The problem of expressing the roots of a polynomial as functions of the coefficients was addressed by several mathematicians independently around 1770. The Cambridge mathematician Edward Waring published treatises in 1762 and 1770 on the theory of equations. In 1770 Lagrange presented a long expository memoir on the subject to the Berlin Academy, and in 1771 Alexandre Vandermonde submitted a paper to the French Academy of Sciences. Although the ideas of the three men were related, Lagrange's memoir was the most extensive and most influential historically.
Lagrange presented a detailed analysis of the solution by radicals of second-, third-, and fourth-degree equations and investigated why these solutions failed when the degree was greater than or equal to five. He introduced the novel idea of considering functions of the roots and examining the values they assumed as the roots were permuted. He was able to show that the solution of an equation depends on the construction of a second resolvent equation, but he was unable to provide a general procedure for solving the resolvent when the degree of the original equation was greater than four. Although his theory left the subject in an unfinished condition, it provided a solid basis for future work. The search for a general solution to the polynomial equation would provide the greatest single impetus for the transformation of algebra in the 19th century.
The efforts of Lagrange, Vandermonde, and Waring illustrate how difficult it was to develop new concepts in algebra. The history of the theory of equations belies the view that mathematics is subject to an almost automatic technical development. Much of the later algebraic work would be devoted to devising terminology, concepts, and methods necessary to advance the subject.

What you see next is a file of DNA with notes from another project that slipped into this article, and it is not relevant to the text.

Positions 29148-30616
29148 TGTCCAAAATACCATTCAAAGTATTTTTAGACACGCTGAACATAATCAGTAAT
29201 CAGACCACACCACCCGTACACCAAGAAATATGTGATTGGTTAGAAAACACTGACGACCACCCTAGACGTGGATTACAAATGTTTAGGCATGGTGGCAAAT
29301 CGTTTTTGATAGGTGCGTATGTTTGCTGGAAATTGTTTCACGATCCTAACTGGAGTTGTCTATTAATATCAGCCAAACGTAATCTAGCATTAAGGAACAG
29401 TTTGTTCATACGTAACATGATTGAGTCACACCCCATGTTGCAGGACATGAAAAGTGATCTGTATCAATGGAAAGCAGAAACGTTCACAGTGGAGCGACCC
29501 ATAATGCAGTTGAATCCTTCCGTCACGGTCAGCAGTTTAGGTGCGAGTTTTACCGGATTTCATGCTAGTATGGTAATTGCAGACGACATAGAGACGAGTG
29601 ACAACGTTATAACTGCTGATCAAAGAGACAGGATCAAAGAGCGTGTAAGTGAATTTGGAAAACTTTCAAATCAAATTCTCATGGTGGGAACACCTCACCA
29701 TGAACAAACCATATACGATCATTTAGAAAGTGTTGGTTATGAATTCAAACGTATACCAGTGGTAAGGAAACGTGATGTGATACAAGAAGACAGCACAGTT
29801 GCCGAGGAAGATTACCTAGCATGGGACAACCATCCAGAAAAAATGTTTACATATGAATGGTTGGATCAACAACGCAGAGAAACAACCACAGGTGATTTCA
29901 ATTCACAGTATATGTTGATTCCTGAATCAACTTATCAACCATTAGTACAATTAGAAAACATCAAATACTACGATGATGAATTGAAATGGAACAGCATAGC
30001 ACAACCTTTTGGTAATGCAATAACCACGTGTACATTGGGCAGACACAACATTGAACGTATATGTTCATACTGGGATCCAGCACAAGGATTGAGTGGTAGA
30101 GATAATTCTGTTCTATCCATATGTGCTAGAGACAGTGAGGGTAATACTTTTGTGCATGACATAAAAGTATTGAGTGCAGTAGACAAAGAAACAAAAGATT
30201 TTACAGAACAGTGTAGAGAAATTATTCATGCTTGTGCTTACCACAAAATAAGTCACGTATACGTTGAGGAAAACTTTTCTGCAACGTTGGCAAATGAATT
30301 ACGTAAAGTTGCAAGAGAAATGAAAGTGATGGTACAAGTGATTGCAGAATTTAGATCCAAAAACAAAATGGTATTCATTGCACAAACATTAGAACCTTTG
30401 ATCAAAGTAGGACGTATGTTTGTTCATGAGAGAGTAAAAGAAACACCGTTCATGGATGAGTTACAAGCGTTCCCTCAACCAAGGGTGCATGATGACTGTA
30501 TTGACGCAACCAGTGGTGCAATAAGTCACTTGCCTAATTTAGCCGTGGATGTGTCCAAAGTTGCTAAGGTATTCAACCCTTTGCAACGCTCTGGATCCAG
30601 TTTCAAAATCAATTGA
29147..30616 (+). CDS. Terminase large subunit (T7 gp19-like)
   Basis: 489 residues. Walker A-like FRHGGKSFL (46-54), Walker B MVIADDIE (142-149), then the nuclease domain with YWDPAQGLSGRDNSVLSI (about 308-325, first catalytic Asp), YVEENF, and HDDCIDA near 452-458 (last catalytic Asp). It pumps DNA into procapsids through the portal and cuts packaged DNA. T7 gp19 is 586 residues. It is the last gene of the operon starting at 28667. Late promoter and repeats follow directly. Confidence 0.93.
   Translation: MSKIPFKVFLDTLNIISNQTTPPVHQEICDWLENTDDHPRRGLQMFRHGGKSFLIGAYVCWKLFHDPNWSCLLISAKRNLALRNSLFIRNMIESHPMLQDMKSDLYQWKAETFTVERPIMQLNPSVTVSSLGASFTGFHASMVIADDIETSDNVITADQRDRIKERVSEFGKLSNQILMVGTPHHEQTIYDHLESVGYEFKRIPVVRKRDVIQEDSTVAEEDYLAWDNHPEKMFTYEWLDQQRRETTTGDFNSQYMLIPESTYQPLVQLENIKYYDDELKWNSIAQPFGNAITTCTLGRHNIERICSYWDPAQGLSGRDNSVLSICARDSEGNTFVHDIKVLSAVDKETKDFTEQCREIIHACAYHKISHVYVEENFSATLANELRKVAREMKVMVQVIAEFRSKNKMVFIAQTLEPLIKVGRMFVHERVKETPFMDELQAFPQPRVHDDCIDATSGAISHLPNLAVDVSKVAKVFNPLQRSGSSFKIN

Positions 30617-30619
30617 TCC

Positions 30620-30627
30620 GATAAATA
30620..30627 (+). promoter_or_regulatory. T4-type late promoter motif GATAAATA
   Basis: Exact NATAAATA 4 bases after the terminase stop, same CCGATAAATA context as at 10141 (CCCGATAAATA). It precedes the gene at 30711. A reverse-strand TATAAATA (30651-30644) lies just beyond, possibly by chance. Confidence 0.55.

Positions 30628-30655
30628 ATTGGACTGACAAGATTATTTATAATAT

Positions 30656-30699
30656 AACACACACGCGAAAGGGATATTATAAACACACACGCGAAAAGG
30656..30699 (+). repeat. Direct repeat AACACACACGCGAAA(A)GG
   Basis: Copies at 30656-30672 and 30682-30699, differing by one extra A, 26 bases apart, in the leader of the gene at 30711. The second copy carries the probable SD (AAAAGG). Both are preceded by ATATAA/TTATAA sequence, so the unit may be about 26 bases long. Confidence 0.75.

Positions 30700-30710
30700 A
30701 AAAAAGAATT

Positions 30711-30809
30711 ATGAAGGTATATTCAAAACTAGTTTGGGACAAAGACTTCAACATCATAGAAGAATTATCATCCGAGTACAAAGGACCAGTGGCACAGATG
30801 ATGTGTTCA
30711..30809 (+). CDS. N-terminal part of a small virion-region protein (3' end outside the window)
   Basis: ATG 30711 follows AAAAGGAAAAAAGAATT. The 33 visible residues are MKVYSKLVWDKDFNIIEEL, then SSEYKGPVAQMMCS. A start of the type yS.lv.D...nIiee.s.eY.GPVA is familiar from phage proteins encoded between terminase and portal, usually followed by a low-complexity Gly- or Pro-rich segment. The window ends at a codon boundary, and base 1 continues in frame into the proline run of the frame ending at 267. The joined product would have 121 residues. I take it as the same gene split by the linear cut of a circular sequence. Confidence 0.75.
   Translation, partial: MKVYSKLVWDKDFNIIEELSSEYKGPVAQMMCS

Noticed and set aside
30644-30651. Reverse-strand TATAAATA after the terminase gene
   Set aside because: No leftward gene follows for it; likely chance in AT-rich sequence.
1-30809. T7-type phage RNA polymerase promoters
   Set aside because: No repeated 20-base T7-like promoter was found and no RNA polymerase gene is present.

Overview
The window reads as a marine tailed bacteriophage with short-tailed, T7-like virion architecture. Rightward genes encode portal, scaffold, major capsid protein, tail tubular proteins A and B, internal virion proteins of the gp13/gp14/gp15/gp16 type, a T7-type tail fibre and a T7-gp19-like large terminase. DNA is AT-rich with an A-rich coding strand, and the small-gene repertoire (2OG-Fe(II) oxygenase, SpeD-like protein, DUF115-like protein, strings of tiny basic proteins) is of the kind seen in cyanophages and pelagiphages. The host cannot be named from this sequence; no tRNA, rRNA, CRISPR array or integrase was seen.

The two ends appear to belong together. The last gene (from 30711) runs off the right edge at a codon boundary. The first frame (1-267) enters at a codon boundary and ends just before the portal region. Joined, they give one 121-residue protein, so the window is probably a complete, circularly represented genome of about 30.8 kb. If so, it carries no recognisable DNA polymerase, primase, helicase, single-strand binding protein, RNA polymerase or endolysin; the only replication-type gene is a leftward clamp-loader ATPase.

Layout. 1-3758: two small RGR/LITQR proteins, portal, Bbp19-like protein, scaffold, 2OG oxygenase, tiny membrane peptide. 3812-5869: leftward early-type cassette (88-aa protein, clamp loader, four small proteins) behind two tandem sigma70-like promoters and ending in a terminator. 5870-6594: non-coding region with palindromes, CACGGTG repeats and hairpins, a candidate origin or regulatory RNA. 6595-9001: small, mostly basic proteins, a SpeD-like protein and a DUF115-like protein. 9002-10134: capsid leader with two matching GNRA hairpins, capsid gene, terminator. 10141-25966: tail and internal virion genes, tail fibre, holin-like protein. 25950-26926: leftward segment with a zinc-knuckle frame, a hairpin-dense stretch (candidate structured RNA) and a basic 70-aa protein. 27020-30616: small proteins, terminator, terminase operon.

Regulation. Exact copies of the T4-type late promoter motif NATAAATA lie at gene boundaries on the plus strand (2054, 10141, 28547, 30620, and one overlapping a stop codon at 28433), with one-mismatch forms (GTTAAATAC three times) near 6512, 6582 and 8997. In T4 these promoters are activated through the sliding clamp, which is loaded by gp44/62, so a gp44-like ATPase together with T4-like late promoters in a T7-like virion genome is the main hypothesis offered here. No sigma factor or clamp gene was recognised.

II. Read the passage again and say if the statements are true or false:
1. In the late 18th century the theory of equations developed very rapidly.
2. The assertion about decomposion of a polynomial into linear and quadratic factors was important for the theory of integration.
3. The fundamental theorem was first successfully proved by Carl Friedrich Gauss.
4. Mathematics shifted to the rigorous, internal development due to Gauss.
5. Lagrange's memoir on the problem of expressing the roots of a polynomial as functions of the coefficients was the most extensive but least influential historically.
6. Lagrange's theory left the subject in a finished condition and provided a solid basis for future work.
III. In what meanings are the words "demonstration" and "memoir" used in the sentences? Translate them.